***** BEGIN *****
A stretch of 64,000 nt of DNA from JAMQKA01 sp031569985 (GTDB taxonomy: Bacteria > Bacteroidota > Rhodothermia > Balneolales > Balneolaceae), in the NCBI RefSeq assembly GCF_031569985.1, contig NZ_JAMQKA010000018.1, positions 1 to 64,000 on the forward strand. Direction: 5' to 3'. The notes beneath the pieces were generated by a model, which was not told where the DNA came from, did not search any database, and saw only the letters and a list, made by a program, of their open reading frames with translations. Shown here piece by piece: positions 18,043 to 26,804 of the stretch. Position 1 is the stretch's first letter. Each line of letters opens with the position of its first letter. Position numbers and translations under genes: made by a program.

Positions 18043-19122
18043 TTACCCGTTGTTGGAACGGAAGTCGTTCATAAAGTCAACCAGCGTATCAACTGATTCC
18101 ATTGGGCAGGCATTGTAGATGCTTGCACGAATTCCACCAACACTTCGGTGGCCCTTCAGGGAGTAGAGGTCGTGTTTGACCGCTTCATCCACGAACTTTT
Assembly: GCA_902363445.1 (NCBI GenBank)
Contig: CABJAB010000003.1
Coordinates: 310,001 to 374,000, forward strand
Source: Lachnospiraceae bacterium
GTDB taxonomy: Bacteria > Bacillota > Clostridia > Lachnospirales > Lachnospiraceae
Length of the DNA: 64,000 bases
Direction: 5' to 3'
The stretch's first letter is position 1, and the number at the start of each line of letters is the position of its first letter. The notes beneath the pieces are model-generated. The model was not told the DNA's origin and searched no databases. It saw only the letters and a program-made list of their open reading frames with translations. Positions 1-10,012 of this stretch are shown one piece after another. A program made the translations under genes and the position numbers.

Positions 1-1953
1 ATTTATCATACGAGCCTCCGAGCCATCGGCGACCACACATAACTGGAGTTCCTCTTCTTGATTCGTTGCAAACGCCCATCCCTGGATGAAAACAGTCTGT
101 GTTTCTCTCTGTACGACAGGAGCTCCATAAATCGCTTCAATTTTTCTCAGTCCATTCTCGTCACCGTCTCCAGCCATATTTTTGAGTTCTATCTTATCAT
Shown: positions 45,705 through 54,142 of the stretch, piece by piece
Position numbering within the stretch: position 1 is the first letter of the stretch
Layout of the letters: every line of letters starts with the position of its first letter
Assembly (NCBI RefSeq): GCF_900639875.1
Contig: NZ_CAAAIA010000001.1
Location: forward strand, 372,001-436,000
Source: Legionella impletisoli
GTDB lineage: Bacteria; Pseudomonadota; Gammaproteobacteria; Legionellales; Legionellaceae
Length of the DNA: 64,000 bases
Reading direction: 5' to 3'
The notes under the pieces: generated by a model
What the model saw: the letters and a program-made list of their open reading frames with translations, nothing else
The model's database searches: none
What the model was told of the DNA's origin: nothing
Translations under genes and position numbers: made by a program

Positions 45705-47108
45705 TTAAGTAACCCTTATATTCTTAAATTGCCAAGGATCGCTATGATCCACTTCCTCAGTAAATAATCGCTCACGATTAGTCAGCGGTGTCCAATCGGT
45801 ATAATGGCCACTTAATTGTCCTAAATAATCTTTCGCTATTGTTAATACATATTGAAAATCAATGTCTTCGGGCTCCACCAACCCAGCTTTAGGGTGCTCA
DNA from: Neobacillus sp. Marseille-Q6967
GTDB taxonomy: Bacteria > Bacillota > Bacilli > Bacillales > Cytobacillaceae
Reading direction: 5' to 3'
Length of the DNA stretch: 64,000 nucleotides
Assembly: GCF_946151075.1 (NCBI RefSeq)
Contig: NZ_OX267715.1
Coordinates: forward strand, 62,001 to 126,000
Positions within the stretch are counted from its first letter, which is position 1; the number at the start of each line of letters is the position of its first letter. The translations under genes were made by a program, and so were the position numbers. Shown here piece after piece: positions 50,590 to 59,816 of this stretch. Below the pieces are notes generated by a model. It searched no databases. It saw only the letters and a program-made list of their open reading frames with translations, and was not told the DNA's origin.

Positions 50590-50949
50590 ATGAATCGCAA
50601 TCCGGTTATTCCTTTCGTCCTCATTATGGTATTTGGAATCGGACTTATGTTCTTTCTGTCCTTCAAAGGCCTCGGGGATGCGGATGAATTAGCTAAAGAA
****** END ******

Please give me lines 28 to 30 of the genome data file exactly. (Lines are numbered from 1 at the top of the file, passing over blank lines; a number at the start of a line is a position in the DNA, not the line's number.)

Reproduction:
The model's database searches: none
What the model was told of the DNA's origin: nothing
Translations under genes and position numbers: made by a program